Tolkien Gateway


Roger Garland - Thu, as Wolf.JPG
"Thu, as Wolf" by Roger Garland
Biographical Information
Other namesTu
LocationWizard's Isle
Physical Description
"Men called him Thû, and as a god
in after days beneath his rod
bewildered bowed to him, and made
his ghastly temples in the shade.
Lay of Leithian, Canto VII, vv. 2064-2067

Thû, the Necromancer and Lord of Werewolves, was a character that is featured in The Book of Lost Tales, the early writings that would evolve into The Silmarillion. Thû would later evolve into the character of Sauron.

Tu or Tuvon

The earliest appearance of the figure of Thû, was as a fay in Gilfanon's Tale, called Tu or Tuvon. Tu's origins are not developed, other than that he was the greatest wizard/magician in the world, and his dwelling was in deep caves near the waters that fed the Waters of Awakening. He taught lore and magic to the Dark Elves, and ruled the Hisildi.

His appearance is connected to the story of the Awakening of Men; he interprets the will of Ilúvatar, and warns Nuin that the time of Men had not come before the rising of the Sun. Afterwards, when the Sun rises, he assists and shepherds the first Men with Nuin; but Tu has to hide in his caves as the sunlight weakens him. Although in this story he is not evil, Tolkien intended Tu to become the enemy of Men when some of them turn against his Elves.[1]


Thû, as a villain, becomes the Lord of the Werewolves, replacing an earlier villain, Tevildo, the Lord of Cats.

In the Lay of Leithian Thû, also known as Gorthû, holds the Wizard's Isle and is a necromancer who controls phantoms. He spots Beren and Felagund. After he interrogates them, he engages with Felagund into a battle of mind and songs, until Felagund's power fell, and they returned to their own original forms. Thû then places them in his dungeons sending a werewolf to devour one of them, hoping to learn their errand.[2] Later he sends werewolves, and Draugluin against Lúthien and Huan, and takes the form of the greatest werewolf to defeat him. However Huan bites him on his throats and is obliged to give them the keys to his tower. He then transforms into a vampire and flees.[3]

Sûr and the Fall of Númenor

The Haven of Moriondë by Roger Garland, depicting Sauron's triumphal arrival to Númenor according to the early version published in The Lost Road.

In the 1930s, when Tolkien introduced the legend of "Atlantis" to the Legendarium of the Elder Days, Thû is connected with the Downfall of Númenor. Known as Sûr in Qenya and Thû in Gnomish, he arrives to Númenor in the form of a great bird, during the reign of King Angor and Queen Istar. In a later version, Sauron is a conqueror to whom the proud King Tar-kalion summons with messengers; Sauron complied as he was afraid of the Númenoreans and preferred to destroy them by malice. Approaching the isle, the sea launched his ship upon a hill whence Sauron preached deliverance from death and prophesied the return of Morgoth and among those who believe his lies are Tar-kalion and queen Tar-ilien. A temple was built in the midst of the land, where he dwelt. In both versions Sûr/Sauron convinced the king to conquer the West to gain eternal life, events that led to the Downfall.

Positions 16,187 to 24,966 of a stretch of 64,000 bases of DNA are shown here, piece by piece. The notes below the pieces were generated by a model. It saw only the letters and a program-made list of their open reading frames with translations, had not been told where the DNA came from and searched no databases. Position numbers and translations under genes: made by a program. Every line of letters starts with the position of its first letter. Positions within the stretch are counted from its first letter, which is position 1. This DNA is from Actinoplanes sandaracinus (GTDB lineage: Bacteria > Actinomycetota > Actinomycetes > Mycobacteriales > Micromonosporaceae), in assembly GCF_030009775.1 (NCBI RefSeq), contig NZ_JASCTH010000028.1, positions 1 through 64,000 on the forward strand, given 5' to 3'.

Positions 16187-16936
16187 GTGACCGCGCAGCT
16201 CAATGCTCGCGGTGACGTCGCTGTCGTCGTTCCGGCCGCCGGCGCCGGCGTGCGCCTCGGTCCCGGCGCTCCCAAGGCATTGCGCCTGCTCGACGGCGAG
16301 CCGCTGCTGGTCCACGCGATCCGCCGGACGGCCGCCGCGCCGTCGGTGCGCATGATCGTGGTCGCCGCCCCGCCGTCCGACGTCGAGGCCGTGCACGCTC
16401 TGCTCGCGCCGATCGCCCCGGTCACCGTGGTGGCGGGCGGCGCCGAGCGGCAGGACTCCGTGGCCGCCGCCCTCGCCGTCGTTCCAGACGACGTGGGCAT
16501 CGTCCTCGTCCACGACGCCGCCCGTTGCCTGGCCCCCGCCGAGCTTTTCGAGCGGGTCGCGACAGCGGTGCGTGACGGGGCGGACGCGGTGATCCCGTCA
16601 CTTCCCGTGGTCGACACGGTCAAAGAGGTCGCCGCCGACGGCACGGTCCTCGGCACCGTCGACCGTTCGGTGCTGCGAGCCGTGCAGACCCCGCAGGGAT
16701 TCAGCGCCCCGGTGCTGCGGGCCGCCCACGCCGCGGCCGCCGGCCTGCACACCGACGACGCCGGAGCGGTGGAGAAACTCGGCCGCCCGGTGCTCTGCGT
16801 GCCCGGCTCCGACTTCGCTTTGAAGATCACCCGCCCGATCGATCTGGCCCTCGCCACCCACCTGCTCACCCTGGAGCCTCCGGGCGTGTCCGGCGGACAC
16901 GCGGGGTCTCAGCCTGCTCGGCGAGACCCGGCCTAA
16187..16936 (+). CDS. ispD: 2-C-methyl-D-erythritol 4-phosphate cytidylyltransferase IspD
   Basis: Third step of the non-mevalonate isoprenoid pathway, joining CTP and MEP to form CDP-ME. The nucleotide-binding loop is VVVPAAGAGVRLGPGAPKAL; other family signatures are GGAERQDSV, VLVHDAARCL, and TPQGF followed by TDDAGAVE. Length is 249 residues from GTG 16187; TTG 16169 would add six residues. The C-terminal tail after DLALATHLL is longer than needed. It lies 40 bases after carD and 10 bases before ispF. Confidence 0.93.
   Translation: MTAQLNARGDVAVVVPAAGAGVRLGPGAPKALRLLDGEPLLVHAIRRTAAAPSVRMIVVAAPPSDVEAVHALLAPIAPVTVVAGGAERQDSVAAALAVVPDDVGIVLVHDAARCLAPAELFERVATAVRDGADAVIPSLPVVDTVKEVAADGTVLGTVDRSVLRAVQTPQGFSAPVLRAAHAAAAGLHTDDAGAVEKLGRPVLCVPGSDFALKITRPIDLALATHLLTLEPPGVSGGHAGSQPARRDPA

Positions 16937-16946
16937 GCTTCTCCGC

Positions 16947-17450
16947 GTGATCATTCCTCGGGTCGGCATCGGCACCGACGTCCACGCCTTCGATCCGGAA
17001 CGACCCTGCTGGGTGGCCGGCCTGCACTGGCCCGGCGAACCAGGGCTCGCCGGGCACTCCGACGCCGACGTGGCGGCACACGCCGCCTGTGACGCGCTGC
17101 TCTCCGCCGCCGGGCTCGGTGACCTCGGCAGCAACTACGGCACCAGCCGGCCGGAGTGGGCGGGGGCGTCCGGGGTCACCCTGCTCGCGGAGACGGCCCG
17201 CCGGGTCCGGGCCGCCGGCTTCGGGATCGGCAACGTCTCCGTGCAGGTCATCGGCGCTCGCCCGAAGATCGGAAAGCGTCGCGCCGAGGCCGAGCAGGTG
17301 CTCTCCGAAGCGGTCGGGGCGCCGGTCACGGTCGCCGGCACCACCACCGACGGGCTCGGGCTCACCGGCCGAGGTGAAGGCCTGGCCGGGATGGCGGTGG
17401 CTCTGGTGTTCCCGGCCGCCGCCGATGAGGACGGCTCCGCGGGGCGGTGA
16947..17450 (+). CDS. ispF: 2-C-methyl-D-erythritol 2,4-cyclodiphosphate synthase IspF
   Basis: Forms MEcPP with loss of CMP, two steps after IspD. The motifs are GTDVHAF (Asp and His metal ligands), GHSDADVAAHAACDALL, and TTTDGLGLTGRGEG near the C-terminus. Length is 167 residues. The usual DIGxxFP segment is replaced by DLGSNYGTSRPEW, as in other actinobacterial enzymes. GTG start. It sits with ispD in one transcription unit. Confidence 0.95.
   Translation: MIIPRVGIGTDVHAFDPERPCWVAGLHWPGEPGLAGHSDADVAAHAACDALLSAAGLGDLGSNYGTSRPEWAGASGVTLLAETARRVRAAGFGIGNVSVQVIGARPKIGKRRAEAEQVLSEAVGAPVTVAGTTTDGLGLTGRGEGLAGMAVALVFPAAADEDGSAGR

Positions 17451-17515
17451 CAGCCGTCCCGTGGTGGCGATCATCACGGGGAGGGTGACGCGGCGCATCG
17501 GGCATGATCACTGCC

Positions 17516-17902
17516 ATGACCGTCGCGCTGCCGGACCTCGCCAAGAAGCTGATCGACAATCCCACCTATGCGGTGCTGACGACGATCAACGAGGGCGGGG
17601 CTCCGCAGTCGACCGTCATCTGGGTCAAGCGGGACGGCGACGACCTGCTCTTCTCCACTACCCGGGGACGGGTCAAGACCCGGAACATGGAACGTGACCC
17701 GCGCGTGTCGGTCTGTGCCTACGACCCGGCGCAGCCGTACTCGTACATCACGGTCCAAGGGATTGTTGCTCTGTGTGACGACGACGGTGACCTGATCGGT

The King of the faithful Númenoreans who survived was Agaldor/Amroth/Elendil, who allied with the Elven King Elrond/Gil-galad of the Elves against Sûr's fortress in the inner land (in the second version of that text, that land is named Mordor for the first time). In the fight Sûr slays the king but is defeated. In the first text he is driven out to the dark Iron-forest in the center of the Earth and the Men destroy his dwellings; in the second text his bodily shape is destroyed for many ages and his servants dispersed.[4]


Thû is related with the root THUS-, "stench, evil mist, darkness".[5] In subsequent stories, his name evolved to Gorthû, Sûr, and finally to Thauron (pronounced Sauron in common Quenya), with similar meanings.

In another source, Thū is given as a Sindarin translation of Súlimo, an epithet of Manwe, which shows that the name could also be related with sûl ("wind").[6]


  1. J.R.R. Tolkien, Christopher Tolkien (ed.), The Book of Lost Tales Part One, "X. Gilfanon's Tale: The Travail of the Noldoli and the Coming of Mankind"
  2. J.R.R. Tolkien, Christopher Tolkien (ed.), The Lays of Beleriand, "III. The Lay of Leithian: Canto VII (Beren and Felagund before Thû)"
  3. J.R.R. Tolkien, Christopher Tolkien (ed.), The Lays of Beleriand, "III. The Lay of Leithian: Canto IX (The defeat of Thû)"
  4. J.R.R. Tolkien, Christopher Tolkien (ed.), The Lost Road and Other Writings, "Part One: II. The Fall of Númenor"
  5. J.R.R. Tolkien, Christopher Tolkien (ed.), The Lost Road and Other Writings, Part Three: "The Etymologies", p. 393, entry "THUS-"
  6. J.R.R. Tolkien, "Words, Phrases and Passages in Various Tongues in The Lord of the Rings", in Parma Eldalamberon XVII (edited by Christopher Gilson), p. 124